on 12 June 2012
The author, a senior lecturer in the University of East Anglia, has written a remarkable book. The innocuous sounding title disguises the dynamite within.
In gentle prose Sue Cox rejects SATs, Ofsted, league tables and the transmission of knowledge requirements of the National Curriculum. These are described as the instruments of a `performative goal-oriented' approach to schooling, demanded by recent governments, which is alien to what many teachers, philosophers and researchers of the last forty years have realised children in primary schools need.
Sue Cox argues persuasively for schools to be reflective communities where teachers and children work collaboratively. This is how she expresses it:
* The child exercises agency in constructing meanings and coming to know, and this occurs in collaborative activities with their teachers: the adults provide the necessary cultural tools to support the activities.
* The collaboration entails the teacher fostering the children's enquiring frame of mind and developing the same in themselves.
* Teachers' decisions on how to act are made on the basis of a broad knowledge of possibilities: (a) of how to construct and make possible as yet unpredicted purposes and (b) of how to use cultural tools and resources in realising them.
* Likewise teachers' decisions about how to interact with children, how to construct a curriculum, and how to assess learning, are made in the context of a classroom and school community where adults and children participate in different ways in a climate of equal respect for their contributions.
* Every child and every educator engages in classroom activities because they have meaning and purpose in their lives, as people.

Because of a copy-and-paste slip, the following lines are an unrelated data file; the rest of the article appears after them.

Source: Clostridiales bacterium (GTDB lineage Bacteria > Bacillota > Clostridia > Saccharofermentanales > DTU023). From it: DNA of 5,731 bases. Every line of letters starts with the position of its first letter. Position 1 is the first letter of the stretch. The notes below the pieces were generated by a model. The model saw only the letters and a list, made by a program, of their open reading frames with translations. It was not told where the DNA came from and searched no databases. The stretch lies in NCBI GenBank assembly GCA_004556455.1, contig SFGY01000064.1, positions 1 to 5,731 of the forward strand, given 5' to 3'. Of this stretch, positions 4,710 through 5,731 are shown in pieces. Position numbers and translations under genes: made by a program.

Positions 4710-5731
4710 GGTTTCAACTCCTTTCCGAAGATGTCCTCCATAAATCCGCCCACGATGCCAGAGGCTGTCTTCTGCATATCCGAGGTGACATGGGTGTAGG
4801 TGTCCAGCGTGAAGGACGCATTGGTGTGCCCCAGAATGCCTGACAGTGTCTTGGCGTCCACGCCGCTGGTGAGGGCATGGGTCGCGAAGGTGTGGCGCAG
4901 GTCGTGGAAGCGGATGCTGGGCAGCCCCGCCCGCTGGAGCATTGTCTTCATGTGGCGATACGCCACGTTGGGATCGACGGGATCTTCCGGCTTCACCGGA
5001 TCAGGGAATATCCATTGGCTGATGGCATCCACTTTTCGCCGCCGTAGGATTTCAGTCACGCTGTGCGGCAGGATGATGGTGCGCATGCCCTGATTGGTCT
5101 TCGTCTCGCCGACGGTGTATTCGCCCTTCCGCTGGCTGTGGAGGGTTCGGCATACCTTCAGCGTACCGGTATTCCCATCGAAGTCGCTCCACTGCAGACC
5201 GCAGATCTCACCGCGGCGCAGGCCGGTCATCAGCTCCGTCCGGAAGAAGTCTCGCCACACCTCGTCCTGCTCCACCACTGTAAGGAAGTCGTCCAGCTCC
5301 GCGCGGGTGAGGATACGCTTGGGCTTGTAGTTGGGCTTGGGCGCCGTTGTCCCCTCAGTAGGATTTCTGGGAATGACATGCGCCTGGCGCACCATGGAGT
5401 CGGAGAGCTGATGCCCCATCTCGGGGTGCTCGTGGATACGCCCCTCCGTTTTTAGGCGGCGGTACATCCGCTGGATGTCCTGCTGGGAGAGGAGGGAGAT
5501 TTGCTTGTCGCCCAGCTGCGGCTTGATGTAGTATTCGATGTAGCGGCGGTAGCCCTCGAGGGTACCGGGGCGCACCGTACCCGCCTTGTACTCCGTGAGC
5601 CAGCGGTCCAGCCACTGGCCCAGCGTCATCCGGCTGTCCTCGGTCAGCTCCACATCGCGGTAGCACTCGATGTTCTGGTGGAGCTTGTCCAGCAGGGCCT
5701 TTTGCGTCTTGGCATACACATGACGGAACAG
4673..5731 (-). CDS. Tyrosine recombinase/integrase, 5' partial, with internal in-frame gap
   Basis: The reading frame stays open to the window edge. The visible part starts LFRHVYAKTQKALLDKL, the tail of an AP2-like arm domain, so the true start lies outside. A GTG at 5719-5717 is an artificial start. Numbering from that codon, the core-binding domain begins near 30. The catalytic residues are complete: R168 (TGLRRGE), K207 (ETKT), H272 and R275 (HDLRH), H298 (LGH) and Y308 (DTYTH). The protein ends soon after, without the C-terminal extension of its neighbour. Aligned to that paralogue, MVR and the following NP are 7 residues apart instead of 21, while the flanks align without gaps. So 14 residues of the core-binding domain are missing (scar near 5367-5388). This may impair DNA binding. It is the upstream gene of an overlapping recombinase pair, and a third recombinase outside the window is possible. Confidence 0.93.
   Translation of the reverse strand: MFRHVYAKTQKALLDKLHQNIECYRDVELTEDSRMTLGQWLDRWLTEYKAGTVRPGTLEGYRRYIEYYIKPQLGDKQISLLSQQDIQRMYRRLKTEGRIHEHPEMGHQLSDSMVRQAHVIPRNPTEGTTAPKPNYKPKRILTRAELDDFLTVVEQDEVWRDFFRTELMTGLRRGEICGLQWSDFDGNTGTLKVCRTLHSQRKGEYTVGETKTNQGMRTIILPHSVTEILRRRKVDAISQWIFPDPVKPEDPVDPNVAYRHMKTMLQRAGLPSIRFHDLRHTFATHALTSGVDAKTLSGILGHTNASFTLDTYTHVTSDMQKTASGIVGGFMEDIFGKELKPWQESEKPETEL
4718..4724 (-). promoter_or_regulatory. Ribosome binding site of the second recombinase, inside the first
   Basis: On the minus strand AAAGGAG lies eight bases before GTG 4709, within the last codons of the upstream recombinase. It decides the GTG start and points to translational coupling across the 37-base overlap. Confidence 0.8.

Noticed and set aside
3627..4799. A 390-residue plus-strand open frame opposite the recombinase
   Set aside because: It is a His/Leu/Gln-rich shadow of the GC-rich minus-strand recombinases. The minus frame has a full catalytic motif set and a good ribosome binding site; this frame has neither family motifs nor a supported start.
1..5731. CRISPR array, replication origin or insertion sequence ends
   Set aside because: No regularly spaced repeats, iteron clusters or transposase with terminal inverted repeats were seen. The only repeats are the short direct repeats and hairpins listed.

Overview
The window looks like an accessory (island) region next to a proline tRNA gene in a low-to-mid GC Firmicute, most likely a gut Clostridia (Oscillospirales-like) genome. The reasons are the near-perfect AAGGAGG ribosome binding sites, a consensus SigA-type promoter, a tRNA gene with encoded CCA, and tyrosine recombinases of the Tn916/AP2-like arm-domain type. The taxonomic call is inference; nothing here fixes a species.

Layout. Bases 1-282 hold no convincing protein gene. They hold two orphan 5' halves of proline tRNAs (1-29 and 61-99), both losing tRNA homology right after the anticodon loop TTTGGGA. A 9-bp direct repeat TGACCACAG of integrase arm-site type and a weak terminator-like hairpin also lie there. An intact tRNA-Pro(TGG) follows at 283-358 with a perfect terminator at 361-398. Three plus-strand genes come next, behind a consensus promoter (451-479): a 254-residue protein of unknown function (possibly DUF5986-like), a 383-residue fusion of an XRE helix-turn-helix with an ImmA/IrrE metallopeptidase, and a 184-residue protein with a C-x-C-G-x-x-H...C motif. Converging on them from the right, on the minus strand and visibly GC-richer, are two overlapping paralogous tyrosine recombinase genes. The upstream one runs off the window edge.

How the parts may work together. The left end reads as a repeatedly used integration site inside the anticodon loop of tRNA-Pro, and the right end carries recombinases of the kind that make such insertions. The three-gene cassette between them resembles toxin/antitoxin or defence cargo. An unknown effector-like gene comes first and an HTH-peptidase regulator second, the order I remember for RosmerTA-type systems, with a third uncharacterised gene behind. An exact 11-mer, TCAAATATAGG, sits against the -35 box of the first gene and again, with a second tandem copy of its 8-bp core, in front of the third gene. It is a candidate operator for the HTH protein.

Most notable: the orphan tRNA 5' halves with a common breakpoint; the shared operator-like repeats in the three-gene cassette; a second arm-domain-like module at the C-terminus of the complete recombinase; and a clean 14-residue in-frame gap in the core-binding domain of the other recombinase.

Cox discusses education in terms which are close to the heart of many primary school teachers, but which are pushed aside by the authoritarian requirements made over the last twenty years by governments of left and right. When we eventually get a government that sweeps away the existing uneducational demands on schools, what will happen? This book provides important answers. It will be a steep learning curve for teachers who have known no other classroom regime. But the gain for our children will be tremendous as their schools give them a powerful start on the road of worthwhile lives.
Michael Bassey (Emeritus professor of Education, Nottingham Trent University)
on 2 January 2012
After so many years of national requirements often with no research legitimacy it is time for profession to re-engage with academic research. Sue Cox ably takes up the cause on behalf of all serious educationalists with this book.
Sue Cox has a talent for drawing together educational research and theory with classroom practice making this book both very readable and very informative for researchers and teachers alike. It offers both insights that inform current and future practice
The style, which summarizes each chapter at the start of and asks questions of practitioners at the end, not only invites readers to reflect on their practice in the light of current research but also encourages collaborative reflection.
I recommend it wholeheartedly to all teachers and schools with the ambition to take advantage of the current opportunities. I recommend it to heads to use as the basis of your CPD, as I am in my school, and so regain your school's agenda through directly engaging with research.
Bure Valley School, Aylsham, Norfolk.
on 20 December 2011
'New Perspectives in Primary Education' by Sue Cox has been written by someone who understands primary education and the complex world in which we live and work. It is informed, intelligent, thoughtful, provocative AND easy to read: what more could one ask for?
on 22 January 2013
Sue Cox believes passionately in an approach to teaching that acknowledges children as full participants in the social practices of the classroom and as meaning makers in their own right. She makes a strong case - underpinned by socio-cultural theory and supported by a broad range of evidence - that explicates what this could mean in practice. Cox shows, for example, how assessment for learning (AfL) can be genuinely participative and how children's own agendas can be used as a way into engaging them with valued cultural discourses such as history or science.